By Rachel Starr-Glass

“Lech lecha me’artzecha mi’moladetech u’mebeit avicha el ha’aretz asher arecha.”

-(Gen. 12:1).

Just as Avraham, our first patriarch was told; I too heard this startling commandment. “Go to you from your land, from your birth place, and from the home of your father, to the place that I will show to you.” An omnipresent force commanded me to leave; it resonated through the walls of my mother’s mouth. As the metal wings began cutting through sky, and the wheels lost contact with solid ground, the wind was knocked out of my lungs as I realized that my world had rolled onto its back and never would anything return to the way it was. At eleven years old I traveled from Israel to the United States. The black of night swallowed the plane whole: Let there be darkness.

The pieces fell into place under the florescent rays, leather sandals sinking into the scorching desert sand under the weight of my fears. Floor-to-ceiling shelves of cereal bury me in their shadow, Goliath towering over David.

The realization was delayed, standing tall before me only after defeating the shock. It was my second week in America. The journey itself was hasty, a paradoxical tapestry of scenes being played out for my eyes to see in fast forward, along with me experiencing the scenes themselves in slow motion. All sound was muted, only the hum of particles vibrating through my veins held the promise of my survival. Eleven is an odd age. The mind is still so malleable and fragile, yet its membranes are engraved with so many beliefs and things known without doubt.

The wall of cereal baffled me; its vastness and the variety it contained seemed nonsensical. Why would humans need so many choices of a single commodity? What was the true difference between all these magical, sugary concoctions? Never had I felt so small in a grocery store, in a city, in a country.

I came from a small settlement close to Jerusalem where it was unheard of not to recognize the name of any member in the population. It was a place where everything was within walking distance, even reaching the fringes of the nation only took a few hours by car. The whole country of Israel could fit into the state of California seventeen times. Back in the strip of land wedged between the Jordan River and the Mediterranean Sea, I remember my body holding weight, my presence holding meaning. I was part of a people, a nation, a tribe; my beliefs echoed through the places I walked, an active part in a stable unit, where all fears were quelled and uncertainties wiped clean, nothing was in doubt.

From certainty I traveled into a plastic world, one where nothing held total significance and all could be replicated to the thousandth. A world where so many questioned what they perceived and where battles raged endlessly within. Where building were made of metal, finely cut stone and where monetary success was the fire in the torch. These buildings were new and fit together like puzzle pieces as they rose into the Crayola blue sky.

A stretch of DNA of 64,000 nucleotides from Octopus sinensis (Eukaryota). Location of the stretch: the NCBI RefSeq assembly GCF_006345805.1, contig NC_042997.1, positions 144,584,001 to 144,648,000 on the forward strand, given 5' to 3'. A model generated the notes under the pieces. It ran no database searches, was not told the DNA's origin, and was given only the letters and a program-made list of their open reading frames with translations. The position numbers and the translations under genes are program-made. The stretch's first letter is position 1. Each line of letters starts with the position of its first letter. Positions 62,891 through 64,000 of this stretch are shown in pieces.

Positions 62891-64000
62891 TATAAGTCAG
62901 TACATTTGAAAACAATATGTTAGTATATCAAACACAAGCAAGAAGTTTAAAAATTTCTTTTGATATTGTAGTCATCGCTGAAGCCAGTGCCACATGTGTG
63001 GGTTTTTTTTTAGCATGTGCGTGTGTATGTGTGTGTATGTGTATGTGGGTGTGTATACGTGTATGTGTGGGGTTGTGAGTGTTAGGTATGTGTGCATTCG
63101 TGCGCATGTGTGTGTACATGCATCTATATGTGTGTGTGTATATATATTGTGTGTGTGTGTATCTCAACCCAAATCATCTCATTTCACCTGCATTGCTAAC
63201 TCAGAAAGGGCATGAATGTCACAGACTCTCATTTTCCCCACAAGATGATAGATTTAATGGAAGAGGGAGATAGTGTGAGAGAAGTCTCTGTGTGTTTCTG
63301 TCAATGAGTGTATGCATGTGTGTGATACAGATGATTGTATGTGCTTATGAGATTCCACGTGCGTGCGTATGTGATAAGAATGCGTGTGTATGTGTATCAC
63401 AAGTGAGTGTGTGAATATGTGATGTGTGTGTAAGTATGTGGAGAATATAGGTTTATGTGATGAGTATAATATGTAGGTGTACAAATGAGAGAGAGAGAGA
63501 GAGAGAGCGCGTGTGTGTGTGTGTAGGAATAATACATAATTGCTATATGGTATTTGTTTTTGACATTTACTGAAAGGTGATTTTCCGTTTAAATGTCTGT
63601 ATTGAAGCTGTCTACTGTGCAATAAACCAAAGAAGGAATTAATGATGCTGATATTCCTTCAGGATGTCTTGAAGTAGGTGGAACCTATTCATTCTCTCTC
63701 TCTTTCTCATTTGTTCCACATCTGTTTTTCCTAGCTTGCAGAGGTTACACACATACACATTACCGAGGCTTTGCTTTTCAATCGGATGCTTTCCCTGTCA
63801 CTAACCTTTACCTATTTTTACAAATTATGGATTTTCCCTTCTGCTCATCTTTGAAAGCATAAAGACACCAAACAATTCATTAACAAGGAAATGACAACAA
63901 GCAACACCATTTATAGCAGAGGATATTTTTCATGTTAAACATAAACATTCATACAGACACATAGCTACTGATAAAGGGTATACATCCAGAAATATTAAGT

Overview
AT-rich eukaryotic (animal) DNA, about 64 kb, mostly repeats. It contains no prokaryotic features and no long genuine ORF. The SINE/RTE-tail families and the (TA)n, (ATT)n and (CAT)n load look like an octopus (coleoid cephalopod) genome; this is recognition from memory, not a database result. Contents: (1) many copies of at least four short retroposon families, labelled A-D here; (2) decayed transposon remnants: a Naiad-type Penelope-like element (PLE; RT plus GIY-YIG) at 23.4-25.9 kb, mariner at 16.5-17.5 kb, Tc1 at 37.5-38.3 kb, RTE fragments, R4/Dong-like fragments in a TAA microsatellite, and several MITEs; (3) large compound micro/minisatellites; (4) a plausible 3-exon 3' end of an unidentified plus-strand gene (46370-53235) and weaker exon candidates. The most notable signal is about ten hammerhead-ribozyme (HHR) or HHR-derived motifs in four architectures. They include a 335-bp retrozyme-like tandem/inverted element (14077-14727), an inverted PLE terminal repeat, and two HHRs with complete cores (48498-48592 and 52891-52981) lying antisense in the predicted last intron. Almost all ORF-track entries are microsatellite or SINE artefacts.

All these differences were blatantly obvious as I stood in the shadows of my new homeland, but as I grew taller against the measuring tree, and as my palms became more calloused with age, these differences became less and less concrete. Was there truly a sense of comfort back in Israel? Was the soil really sprinkled with specks of gold and the air full of light? That’s what I remember, I was a soul with a purpose, a chosen spirit that took its first breath in the most holy of lands. Was this all a sugarcoated childhood fantasy, or did I really once know the Truth? There was anger in me towards this new country; I struggled to comprehend how people could feel whole in an empty land. Now I see through more adjusted eyes and can see all the marvels of the United States, the freedom and opportunity, the honesty in work. I can see the successes of its power and the strength of its hand. But I constantly struggle.

My journey did not end as the wheels of the plane screeched to a halt; the journey remains in the soles of my feet and the pounding of my heart. This is the meaning of a true journey; one that you embark on by chance or choice or circumstance, and one you remain on for the rest of days. It is a tangible transformation of the spirit, constantly in progress. So, I can look at the place of my birth and the experiences within that ancient land, and know that although they are all woven into the fabric of my being, the experiences were not a part of my journey- they were a part of my stagnancy. Our journey is not what others put upon us, nor the sum of our stumbles, rather, it is the awakening of our awareness and our choices of how to react.

Published on page 27 of the Spring 2011 issue of Leviathan.

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